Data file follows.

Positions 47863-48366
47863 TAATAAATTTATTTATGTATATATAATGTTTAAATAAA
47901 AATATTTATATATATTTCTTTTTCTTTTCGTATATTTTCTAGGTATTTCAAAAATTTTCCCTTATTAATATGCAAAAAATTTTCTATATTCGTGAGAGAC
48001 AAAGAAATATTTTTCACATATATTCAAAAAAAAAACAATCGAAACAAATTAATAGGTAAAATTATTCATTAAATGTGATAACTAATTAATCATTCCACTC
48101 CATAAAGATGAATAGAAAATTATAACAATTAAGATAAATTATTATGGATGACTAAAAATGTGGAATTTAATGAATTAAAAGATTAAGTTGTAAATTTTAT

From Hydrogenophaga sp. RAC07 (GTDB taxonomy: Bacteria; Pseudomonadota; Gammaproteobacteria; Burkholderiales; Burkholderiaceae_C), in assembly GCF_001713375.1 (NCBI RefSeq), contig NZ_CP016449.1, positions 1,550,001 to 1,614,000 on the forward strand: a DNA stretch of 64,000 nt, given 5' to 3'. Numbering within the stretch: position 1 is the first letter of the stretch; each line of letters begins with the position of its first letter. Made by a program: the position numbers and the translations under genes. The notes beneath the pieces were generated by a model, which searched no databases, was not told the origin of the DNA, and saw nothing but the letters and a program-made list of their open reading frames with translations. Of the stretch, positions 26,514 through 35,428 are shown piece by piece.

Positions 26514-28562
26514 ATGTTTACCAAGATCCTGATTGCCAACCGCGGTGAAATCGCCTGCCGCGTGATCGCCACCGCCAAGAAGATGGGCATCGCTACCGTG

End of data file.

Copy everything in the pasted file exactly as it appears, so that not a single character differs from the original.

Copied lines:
Positions 47863-48366
47863 TAATAAATTTATTTATGTATATATAATGTTTAAATAAA
47901 AATATTTATATATATTTCTTTTTCTTTTCGTATATTTTCTAGGTATTTCAAAAATTTTCCCTTATTAATATGCAAAAAATTTTCTATATTCGTGAGAGAC
48001 AAAGAAATATTTTTCACATATATTCAAAAAAAAAACAATCGAAACAAATTAATAGGTAAAATTATTCATTAAATGTGATAACTAATTAATCATTCCACTC
48101 CATAAAGATGAATAGAAAATTATAACAATTAAGATAAATTATTATGGATGACTAAAAATGTGGAATTTAATGAATTAAAAGATTAAGTTGTAAATTTTAT

From Hydrogenophaga sp. RAC07 (GTDB taxonomy: Bacteria; Pseudomonadota; Gammaproteobacteria; Burkholderiales; Burkholderiaceae_C), in assembly GCF_001713375.1 (NCBI RefSeq), contig NZ_CP016449.1, positions 1,550,001 to 1,614,000 on the forward strand: a DNA stretch of 64,000 nt, given 5' to 3'. Numbering within the stretch: position 1 is the first letter of the stretch; each line of letters begins with the position of its first letter. Made by a program: the position numbers and the translations under genes. The notes beneath the pieces were generated by a model, which searched no databases, was not told the origin of the DNA, and saw nothing but the letters and a program-made list of their open reading frames with translations. Of the stretch, positions 26,514 through 35,428 are shown piece by piece.

Positions 26514-28562
26514 ATGTTTACCAAGATCCTGATTGCCAACCGCGGTGAAATCGCCTGCCGCGTGATCGCCACCGCCAAGAAGATGGGCATCGCTACCGTG